This work is registered in the Fondazione Palazzo Albizzini, Città di Castello, under number 66.47.
Looking at Combustione plastica, it is clear why Alberto Burri holds such a seminal position in the history of Italian artistic developments over the past half century. This work, created in 1966, takes the formerly-accepted guidelines and protocols of the artistic tradition which was so strong in Italy of all nations and turns it inside-out. Burri has taken cellophane, a deliberately humble material, and instead of using an additive artistic process, has burnt it. This is a far cry from the figurative oil-on-canvas: Burri has substituted transparent plastic for the support, and has replaced the act of painting with that of partial incineration, tapping into an aesthetic that chimed perfectly with the existential angst of Post-War Europe.
This seeming act of destruction has resulted in the poetic crystallisation of a moment of flame within the body of the plastic itself. Burri explained that he had hoped to capture the image of fire in his work, and nowhere is this more in evidence than in the scorch and smoke marks of Combustione plastica. The fact that Burri took cellophane as his material in Combustione plastica reflects the extent to which it had already become near endemic in packaging by the time the work was created. For Burri, who constantly aimed to lend his selected materials a sense of self-contained objecthood that excluded any reference to the outside world, the choice of a substance that is both clear and is also used in conjunction with something else to wrap something while leaving it visible, marks an elevation of its status. Combustione plastica allows the plastic to take the centre-stage, not acting as the mere wrapping but being celebrated for its own properties, in its own right. That Burri has taken a transparent material is an assault on traditional notions of art, and this is augmented by the replacement of the traditional use of paint and brush by fire.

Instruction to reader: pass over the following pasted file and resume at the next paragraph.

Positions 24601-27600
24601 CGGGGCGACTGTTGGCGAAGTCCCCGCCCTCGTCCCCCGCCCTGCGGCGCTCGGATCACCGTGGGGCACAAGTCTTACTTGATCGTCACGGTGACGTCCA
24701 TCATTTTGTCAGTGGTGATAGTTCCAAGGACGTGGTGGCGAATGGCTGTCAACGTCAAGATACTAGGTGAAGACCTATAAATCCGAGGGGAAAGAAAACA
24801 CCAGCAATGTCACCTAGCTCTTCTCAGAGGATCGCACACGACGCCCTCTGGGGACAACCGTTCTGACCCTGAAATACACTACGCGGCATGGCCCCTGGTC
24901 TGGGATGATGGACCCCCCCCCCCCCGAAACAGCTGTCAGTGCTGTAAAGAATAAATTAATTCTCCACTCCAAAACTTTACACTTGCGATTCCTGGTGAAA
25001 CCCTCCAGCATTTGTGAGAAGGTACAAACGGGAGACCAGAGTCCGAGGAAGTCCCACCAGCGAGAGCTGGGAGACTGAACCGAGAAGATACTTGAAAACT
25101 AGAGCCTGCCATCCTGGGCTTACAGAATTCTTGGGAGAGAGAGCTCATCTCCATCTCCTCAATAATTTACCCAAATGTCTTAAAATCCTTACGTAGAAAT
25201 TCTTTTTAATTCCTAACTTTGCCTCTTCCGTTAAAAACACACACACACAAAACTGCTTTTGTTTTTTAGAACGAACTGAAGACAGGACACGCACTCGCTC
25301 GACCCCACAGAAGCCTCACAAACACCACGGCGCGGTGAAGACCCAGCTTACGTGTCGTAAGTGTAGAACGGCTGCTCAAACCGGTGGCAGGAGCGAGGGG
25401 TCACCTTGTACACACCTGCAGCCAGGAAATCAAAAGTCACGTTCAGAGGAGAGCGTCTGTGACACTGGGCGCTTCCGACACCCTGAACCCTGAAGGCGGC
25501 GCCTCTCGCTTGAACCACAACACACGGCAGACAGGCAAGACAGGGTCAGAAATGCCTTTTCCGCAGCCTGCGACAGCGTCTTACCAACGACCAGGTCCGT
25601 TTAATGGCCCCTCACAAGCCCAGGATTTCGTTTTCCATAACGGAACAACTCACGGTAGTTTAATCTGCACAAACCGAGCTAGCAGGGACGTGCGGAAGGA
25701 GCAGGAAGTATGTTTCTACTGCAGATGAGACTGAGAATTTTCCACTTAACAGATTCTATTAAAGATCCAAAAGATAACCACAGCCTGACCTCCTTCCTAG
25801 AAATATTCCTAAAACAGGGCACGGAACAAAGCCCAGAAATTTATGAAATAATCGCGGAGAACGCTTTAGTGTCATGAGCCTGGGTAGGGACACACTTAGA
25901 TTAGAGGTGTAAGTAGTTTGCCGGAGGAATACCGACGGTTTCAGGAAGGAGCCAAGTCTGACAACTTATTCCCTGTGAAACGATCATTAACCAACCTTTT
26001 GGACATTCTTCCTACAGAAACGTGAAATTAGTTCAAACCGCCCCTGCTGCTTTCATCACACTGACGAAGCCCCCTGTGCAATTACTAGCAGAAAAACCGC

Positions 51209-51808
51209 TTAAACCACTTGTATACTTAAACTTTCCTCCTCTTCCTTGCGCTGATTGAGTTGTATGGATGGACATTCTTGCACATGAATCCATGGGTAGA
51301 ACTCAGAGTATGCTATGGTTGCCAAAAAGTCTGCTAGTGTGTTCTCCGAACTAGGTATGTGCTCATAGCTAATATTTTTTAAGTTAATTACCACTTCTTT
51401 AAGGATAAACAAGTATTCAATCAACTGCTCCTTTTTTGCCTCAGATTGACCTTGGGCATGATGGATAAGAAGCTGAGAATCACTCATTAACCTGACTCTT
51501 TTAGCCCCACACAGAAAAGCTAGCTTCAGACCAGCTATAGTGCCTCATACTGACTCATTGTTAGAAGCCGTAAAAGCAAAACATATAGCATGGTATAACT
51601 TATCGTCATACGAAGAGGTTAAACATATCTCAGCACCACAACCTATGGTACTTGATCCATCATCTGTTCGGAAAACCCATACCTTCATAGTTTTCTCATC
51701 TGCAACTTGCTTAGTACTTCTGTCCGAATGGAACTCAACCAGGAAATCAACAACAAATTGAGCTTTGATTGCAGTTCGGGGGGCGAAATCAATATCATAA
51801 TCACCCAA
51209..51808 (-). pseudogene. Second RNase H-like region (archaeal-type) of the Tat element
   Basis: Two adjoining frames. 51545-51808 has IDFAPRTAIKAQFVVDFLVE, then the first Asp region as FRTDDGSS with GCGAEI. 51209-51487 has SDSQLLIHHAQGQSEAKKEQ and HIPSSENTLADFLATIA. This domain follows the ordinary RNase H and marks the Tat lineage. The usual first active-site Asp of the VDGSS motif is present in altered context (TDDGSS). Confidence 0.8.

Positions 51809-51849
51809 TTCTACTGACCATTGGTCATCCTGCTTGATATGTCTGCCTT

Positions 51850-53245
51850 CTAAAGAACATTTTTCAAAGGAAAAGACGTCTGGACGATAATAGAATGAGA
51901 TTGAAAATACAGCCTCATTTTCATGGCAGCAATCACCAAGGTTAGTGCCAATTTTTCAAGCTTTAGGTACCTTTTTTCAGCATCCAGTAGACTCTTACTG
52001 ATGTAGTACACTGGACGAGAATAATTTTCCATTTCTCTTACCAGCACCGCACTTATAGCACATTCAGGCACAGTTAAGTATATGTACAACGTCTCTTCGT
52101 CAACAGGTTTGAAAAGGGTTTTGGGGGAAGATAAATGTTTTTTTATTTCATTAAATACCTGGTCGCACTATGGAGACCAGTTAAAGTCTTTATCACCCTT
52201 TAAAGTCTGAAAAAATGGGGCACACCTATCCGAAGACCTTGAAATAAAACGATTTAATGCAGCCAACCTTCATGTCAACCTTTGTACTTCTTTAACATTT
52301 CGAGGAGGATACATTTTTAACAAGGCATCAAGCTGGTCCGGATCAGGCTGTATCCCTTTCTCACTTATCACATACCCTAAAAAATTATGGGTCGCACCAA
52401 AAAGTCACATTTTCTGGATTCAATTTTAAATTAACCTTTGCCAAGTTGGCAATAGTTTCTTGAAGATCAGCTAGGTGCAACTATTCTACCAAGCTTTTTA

It was in part because of the sense of autonomy with which Burri filled his works, in part because of his use of unusual and undervalued materials, and in part because of his replacement of traditional artistic skills with acts such as burning and stitching that Burri became such a crucial example to younger generations of artists both in Italy, for instance the Arte Povera movement, and in the United States. In works such as Combustione plastica, which discard the traditional constituent parts of painting, Burri's searing vision cut a swathe, as though he were slicing a Gordian Knot, through the art theories of the time, outmanoeuvring figuration, Abstract Expressionism and Pop alike.